We need more traceability and transparency to make better choices in fashion industry

“It is a responsibility to happen to be alive at this very moment, when scientists are telling us that we are facing an existential threat. Every person, every business, every government – especially those with the privilege of choice and power – needs to play a part in the transformation towards sustainability”, said Lily Cole, author and activist, at a recent Regional Conference organized by UNECE and FAO Regional Office for Latin America in Chile, discussing the textile industry and its impacts in Latin America with key players from the region.

Latin America, a major producer and exporter of raw materials, including for the textile and leather industry, is facing profound transformation subject to global trends in this sector. Following consumers’ global demand for sustainable clothes and firms’ increasing focus on their supply chain visibility and resilience to risk, nearshoring trends, especially by US firms, are affecting the Latin America region. To benefit from these trends, the industry and SMEs in particular, will need increased investment opportunities to allow for quality jobs and value-added production schemes. However, many rural areas in the region lack access to financing, adequate infrastructure, technology and connectivity to keep up with global ESG trends and to scale-up innovative business models. In addition, the complexity of textile value chains often fails to give small-scale actors a voice and conceals stakeholder activities.

The Sustainability Pledge: a call for sustainability and circularity in global textile value chains

Although Chile is not a major player in the global textile industry, the country still has to deal with consequences of the linear lifecycles of textile products. For years, Chile has been a hub for second-hand or unsold clothing made in Bangladesh or China that passes through Europe and the US and is then resold in Latin America. As second biggest importer worldwide, around 59,000 tons of products reach the country each year at the free tax zone in Alto Hospicio, the country’s northern part. 39,000 tons remain illegally as waste in the Atacama Desert since it cannot be sold. This results in devastating consequences for the environment and the local community, with limited sustainable solutions.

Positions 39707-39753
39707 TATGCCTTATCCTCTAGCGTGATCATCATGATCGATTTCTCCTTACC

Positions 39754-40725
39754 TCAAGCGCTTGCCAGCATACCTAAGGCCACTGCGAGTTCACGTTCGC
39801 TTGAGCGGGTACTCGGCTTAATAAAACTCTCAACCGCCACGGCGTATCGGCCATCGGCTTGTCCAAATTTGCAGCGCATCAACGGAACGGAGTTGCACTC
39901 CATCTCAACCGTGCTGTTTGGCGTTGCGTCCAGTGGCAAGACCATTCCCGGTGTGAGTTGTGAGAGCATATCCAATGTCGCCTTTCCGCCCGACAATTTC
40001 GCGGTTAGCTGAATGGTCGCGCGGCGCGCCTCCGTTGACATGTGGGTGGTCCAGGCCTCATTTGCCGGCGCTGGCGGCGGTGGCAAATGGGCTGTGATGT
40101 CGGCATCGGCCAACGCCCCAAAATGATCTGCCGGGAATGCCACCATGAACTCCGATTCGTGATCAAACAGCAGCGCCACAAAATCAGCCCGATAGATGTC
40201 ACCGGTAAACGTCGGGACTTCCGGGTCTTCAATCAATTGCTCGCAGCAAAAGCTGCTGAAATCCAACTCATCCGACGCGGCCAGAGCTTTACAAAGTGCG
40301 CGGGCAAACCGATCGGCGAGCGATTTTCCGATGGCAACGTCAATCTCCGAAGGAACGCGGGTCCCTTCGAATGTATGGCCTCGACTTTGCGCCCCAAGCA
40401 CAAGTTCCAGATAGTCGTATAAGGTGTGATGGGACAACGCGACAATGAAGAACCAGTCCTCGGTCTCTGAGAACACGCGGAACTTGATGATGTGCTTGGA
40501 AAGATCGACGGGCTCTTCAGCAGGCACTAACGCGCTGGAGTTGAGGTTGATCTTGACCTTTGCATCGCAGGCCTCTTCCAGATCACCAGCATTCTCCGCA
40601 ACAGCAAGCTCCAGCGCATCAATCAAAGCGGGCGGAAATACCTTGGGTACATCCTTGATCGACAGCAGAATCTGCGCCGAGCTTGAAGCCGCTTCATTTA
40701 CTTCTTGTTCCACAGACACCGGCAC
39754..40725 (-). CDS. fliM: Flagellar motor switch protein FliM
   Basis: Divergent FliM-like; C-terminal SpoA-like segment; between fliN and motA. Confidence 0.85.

Lily Cole is engaging in a shared ambition with UNECE to tackle such environmental and social harms caused by the textile industry through The Sustainability Pledge Call to Action. The Call aims to mobilize companies towards increased traceability and transparency in value chains with their pledges through concrete and measurable actions.

UNECE has been exploring the role of blockchain technology for end-to-end traceability and transparency from field to shelf. Advanced technologies have the potential to improve access to reliable information on compliance with regulatory and policy requirements and increase trust in sustainability claims for products and materials. Tested in more than 18 countries through 60 partners of 13 lead brands, UNECE blockchain pilots have shown the importance of reliable information to identify, prevent and mitigate adverse impacts on people and the planet.

“When people are given the information, they often make better choices. This is why transparency is so essential. Technology is really important in this sense as it provides the tools to authenticate sustainability claims and to provide the information for people to make better choices, and to push against the rising tide of greenwashing”, said Cole.